If your home or commercial building isn’t connected to municipal sewers, then your septic system is one of the crucial elements of your property. A septic system provides an effective and environmentally-friendly way to manage and dispose of wastewater. When your septic system stops working as it should, you can end up with a plethora of problems such as sewage backups into your home, groundwater contamination, drainage interruptions, and more. Therefore, it’s crucial to keep your septic system in good working order at all times.
Let's look at some of the ways people damage their home's septic systems.
Many people don’t give much thought to what happens after you flush things down the drain or where the dishwater goes. However, it’s important to be careful about what you put down the drain. There are many items that can damage your septic system if you introduce them into your septic system. Your septic system is only designed to handle human waste, toilet paper, and wastewater.
Some of the items you should never introduce into your home's septic system include, coffee grounds, strong disinfectants like bleach, condoms, disposable diapers, menstrual products, flushable wipes, grease, and oil from cooking, medications, plastics, dental floss, cigarette butts, and paper towels.
These items can clog your drains, lead to sewage backup and interfere with the proper functioning of your septic tank.
You may think that excessive water use doesn’t cause a strain on your septic system; however, when it has to take on too much water, your septic tank and its components can be overwhelmed. Your septic system can only handle so much wastewater at any given time, depending on your home’s size, the number of water-using appliances, and the size of the septic tank. Your septic system should eliminate wastewater.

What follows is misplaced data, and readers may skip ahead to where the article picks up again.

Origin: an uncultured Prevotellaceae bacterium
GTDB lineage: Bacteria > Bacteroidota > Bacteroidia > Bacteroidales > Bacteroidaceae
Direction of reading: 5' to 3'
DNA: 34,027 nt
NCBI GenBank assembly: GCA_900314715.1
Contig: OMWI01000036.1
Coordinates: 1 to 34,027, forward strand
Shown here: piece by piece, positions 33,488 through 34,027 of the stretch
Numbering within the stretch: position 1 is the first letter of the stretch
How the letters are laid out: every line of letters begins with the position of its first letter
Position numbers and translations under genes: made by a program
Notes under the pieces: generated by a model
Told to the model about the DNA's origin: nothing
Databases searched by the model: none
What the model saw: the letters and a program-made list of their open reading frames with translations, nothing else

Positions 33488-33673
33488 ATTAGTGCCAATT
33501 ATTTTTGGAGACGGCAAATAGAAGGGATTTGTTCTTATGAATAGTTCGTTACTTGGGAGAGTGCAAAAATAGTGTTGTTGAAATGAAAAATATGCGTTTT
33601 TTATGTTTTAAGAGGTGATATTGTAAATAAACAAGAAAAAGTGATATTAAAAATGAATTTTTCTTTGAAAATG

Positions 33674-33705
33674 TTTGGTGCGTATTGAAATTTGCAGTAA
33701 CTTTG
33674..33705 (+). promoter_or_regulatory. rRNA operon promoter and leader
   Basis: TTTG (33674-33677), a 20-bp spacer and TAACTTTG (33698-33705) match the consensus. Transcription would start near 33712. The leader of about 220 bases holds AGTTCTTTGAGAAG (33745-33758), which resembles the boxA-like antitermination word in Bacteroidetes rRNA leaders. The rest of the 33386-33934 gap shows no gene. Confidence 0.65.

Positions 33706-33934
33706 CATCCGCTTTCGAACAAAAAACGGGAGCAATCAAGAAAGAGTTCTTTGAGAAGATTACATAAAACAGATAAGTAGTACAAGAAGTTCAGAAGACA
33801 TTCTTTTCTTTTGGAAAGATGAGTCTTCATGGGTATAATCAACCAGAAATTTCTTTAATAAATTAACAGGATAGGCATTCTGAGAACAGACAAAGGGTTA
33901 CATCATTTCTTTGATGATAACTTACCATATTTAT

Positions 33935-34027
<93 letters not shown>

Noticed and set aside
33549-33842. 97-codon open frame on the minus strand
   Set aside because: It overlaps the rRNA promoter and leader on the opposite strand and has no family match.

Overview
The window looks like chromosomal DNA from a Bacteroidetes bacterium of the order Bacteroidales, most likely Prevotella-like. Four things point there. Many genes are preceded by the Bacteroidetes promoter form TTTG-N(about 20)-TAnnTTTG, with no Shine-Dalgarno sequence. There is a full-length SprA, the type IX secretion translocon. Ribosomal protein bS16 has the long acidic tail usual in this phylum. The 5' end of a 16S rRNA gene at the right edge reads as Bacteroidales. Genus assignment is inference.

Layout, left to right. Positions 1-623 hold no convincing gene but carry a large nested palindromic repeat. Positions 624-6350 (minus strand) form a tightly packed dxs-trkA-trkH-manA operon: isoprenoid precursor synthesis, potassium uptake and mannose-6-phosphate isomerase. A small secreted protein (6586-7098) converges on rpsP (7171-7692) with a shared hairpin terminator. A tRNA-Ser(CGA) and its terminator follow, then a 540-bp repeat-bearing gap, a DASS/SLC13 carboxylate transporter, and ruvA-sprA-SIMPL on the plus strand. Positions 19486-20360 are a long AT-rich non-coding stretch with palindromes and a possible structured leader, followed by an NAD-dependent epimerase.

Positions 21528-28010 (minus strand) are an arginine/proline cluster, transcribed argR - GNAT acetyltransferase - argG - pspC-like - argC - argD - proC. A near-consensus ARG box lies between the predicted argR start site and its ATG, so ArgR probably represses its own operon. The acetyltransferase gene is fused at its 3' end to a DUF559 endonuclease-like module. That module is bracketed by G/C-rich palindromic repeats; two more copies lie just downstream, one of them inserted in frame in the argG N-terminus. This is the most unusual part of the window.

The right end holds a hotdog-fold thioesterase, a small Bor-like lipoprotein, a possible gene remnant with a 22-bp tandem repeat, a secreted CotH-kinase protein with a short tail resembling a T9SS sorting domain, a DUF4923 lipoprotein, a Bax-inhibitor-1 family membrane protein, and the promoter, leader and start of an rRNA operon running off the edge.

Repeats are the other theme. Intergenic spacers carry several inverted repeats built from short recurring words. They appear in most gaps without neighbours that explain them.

If your household overwhelms your septic tank with more wastewater than it can handle, it can lead to sewage backup and oversaturation of the drainfield. If your home’s water usage increases, it’s best to spread out chores that require a lot of water to avoid overwhelming your septic system.
Another way people damage their home's septic systems is through neglect. Some people fail to pump out their septic tanks or schedule routine septic inspection. Lack of proper septic system maintenance is the easiest way to reduce your septic system's lifespan. It's essential to schedule routine septic tank pumping and septic inspection. Septic tank pumping involves removing sludge, effluent, and scum from a septic tank before it reaches a level where it can interfere with the proper functioning of the tank, while septic inspection allows you to detect potential problems your septic system suffers from.
Putting too much weight on the septic tank and other septic system components can compromise your septic system. If you drive large vehicles over your septic tank or drainfield, you could cause the tank to collapse or crush perforated pipes.